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Problems of 2 NZEF



The more our men could be controlled by our own Provost Corps the better. Outside of any national feelings, there is something about the red cap of the Corps of Military Police that makes it resemble the proverbial red rag, particularly if a man has had a few drinks. The hat with the blue puggaree worn by our Provost Corps was much less offensive. Legally the CMP had full authority to arrest New Zealanders, and during the brief honeymoon of early 1940 no practical objection was taken to this; but as time went on and men became tougher and war-weary, the arrival of the CMP undoubtedly caused irritation, and sometimes bred increased violence. We never went so far as to ask definitely that the CMP should not arrest New Zealanders; but we did suggest that it would be better if they looked round for one of our own provost personnel to make the arrest. In Cairo it was possible to arrange that New Zealand provost NCOs accompanied CMP patrols; but elsewhere this could seldom be done. Cairo was, of course, the chief source of trouble.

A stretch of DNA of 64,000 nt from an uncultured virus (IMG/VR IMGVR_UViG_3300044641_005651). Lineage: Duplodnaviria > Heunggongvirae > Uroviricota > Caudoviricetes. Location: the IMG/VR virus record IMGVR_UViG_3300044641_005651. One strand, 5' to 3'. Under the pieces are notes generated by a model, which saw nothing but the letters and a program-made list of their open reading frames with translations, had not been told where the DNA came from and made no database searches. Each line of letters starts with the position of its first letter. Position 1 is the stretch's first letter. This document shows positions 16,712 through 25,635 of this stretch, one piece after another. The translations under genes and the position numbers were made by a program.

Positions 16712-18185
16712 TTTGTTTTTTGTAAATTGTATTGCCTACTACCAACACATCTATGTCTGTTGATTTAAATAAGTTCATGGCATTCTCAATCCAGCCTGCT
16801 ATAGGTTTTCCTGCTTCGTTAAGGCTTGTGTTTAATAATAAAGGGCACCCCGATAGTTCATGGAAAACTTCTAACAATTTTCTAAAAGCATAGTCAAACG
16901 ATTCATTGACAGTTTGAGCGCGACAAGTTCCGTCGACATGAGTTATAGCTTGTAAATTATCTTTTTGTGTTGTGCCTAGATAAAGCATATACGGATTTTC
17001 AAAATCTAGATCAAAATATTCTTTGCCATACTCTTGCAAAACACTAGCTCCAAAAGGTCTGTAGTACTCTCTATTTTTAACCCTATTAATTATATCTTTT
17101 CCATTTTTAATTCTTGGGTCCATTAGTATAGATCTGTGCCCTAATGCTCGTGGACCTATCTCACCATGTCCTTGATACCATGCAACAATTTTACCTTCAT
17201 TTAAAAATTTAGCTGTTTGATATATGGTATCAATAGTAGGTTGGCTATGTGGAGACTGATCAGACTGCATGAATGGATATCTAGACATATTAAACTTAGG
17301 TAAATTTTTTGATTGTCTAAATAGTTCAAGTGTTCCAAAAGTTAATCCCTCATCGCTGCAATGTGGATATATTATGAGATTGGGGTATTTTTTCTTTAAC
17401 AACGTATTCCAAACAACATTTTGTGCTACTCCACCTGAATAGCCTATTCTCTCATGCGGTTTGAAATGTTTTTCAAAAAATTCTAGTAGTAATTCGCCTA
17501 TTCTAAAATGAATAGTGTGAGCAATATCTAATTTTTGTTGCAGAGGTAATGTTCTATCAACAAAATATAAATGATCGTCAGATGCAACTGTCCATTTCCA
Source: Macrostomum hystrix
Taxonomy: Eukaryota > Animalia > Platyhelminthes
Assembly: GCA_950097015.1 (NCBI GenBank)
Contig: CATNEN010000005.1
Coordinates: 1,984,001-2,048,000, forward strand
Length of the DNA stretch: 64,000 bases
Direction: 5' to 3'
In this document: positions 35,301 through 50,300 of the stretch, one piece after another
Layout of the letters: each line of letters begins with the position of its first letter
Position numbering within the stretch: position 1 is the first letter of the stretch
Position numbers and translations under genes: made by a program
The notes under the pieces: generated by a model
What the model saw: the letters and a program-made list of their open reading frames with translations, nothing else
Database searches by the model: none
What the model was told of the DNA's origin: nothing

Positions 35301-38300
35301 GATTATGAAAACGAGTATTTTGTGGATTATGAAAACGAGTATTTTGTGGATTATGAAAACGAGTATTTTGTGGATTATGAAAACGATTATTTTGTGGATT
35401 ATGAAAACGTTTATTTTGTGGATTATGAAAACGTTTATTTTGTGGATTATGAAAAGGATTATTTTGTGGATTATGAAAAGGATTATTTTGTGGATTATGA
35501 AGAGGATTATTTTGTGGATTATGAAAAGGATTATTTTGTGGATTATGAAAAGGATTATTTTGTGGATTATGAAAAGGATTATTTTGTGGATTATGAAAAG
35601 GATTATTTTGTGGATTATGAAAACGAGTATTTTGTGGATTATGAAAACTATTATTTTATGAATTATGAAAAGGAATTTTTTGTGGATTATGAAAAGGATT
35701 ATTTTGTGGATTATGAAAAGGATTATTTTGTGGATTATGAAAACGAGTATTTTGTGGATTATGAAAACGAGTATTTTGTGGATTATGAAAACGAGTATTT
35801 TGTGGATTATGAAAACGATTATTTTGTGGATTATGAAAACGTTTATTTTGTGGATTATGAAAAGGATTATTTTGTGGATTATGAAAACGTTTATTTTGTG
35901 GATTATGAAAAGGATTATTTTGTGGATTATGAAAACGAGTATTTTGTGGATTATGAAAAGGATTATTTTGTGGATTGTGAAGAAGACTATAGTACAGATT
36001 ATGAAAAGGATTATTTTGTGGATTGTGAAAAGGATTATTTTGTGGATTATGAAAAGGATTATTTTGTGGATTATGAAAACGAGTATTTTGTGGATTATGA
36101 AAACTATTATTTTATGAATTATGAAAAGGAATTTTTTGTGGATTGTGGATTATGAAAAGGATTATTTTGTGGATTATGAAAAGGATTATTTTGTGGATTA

Experience with one or two serious crimes requiring detailed investigations led us ultimately to form our own Special Investigation Branch, or detective squad. It gave valuable service.

Elements of the Provost Corps are required from the outset. Probably the first draft should include a few men already trained in the police or police reserve. Thereafter their selection and training merits special attention, for psychology forms a large part of it. A lot of troubles can be prevented before they ever start given a provost staff that carries out its duties with intelligence and humanity.